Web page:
2. Understand your photography needs

When I first started photography, I considered myself a family and lifestyle photographer. Soon I added newborn and weddings into the mix.

I quickly realized that while I love kids, I just could not handle newborn photos. Newborn shoots take a lot of time and a lot of patience, waiting on babies to be cooperative.

However, I found my sweet spot with weddings and lifestyle photos.

As I tried out different lenses for this type of work, I quickly realized that speed and wide angles were important for family photos and weddings. With weddings, I often found myself in the back of the room, taking photos of the couple at the altar or interacting with family and loved ones. As I did not want to intrude on these special moments, I found that a lens with a good zoom was pertinent.

With this realization, I invested in the Canon 70-200mm f/2.8 because this lens had everything I was looking for – the zoom and speed.

DPS Choosing The Right Lens Karthika Gupta
Taken with the 70-200mm f/2.8 shot – I will love this lens till the day I die!
DPS Choosing The Right Lens 70-200mm Karthika Gupta
Choosing the right lens sometimes is like choosing your favorite child! You cannot voice it publicly but you know which one is the favorite!

I also found myself renting the Canon 35mm f/1.4 for larger weddings to take wide-angle photos. My second shooter would use this lens to get a different angle as we photographed side-by-side.

So, take the time to understand your photography needs. Do you want to focus on close-up portraits or do you want wide-angle photos of architecture? Perhaps you want to experiment with street photography? Do you want to do more macro or wildlife photos?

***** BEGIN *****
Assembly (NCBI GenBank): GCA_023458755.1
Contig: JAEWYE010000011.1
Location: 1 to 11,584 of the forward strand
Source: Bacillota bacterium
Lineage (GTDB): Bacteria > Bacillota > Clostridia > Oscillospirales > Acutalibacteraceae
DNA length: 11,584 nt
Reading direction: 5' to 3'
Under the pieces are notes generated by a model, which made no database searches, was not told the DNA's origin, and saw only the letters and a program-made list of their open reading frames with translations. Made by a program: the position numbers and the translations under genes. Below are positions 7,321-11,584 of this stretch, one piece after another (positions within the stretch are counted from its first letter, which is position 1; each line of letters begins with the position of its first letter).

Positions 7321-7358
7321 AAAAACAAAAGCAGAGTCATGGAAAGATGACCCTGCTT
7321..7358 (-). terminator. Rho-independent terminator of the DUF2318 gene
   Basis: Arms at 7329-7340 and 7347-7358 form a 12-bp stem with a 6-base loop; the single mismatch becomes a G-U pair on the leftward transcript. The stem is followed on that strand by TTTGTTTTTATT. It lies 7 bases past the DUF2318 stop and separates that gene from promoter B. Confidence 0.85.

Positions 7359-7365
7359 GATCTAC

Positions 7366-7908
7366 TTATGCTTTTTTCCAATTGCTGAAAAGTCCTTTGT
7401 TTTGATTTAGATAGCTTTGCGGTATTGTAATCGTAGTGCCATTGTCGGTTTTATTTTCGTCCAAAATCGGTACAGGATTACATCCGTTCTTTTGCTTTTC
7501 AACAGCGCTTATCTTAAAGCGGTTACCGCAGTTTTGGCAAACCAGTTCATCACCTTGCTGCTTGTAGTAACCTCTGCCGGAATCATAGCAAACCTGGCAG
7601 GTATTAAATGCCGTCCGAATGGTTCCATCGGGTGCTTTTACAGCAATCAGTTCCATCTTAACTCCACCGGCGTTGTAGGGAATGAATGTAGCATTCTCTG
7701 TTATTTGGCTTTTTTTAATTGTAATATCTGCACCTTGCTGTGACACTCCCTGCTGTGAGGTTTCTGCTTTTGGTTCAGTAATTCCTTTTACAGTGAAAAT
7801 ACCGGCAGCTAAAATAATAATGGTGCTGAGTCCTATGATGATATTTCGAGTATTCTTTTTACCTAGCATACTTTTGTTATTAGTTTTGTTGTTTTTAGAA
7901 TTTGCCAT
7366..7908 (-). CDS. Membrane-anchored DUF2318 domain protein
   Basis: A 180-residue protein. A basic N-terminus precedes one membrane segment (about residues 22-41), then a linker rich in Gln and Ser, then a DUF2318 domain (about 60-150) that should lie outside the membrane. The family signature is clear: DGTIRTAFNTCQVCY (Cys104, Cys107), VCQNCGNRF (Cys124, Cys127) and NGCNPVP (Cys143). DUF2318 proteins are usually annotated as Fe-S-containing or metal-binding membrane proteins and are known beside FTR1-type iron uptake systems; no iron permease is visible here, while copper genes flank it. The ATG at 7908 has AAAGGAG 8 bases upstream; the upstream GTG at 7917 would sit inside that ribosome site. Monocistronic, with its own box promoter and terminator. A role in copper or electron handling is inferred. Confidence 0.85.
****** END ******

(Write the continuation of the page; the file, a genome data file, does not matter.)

Choosing the right lens will become a breeze when you really narrow down what your photography needs are.

DPS Choosing The Right Lens Karthika Gupta

3. Acknowledge your budget

If you have to pick only one lens because of your budget, understand that it is perfectly okay, and even the top photographers do that occasionally. The amount of gear you own does not equate to skill and proficiency.

For my very first photoshoot, I rented a Canon EF 50mm f/1.4 lens and used that with my Canon 24-70mm f/2.8. I had no idea what I was doing other than the fact that I had read that the nifty-fifty was the best thing since sliced bread!

I hated that lens and couldn’t wait to return it. Fast forward a few years, and once I had the understanding and the budget, I invested in the L version of the 50mm. It is now my favorite lens for portraits of any kind. The bokeh from this lens is pure magic!

DPS Choosing The Right Lens Canon 24-70 Karthika Gupta
My 24-70mm f/2.8 is almost 9 years old. It has been readjusted multiple times by Canon Professional Services, but I will never get rid of it. It delivers day-in and day-out!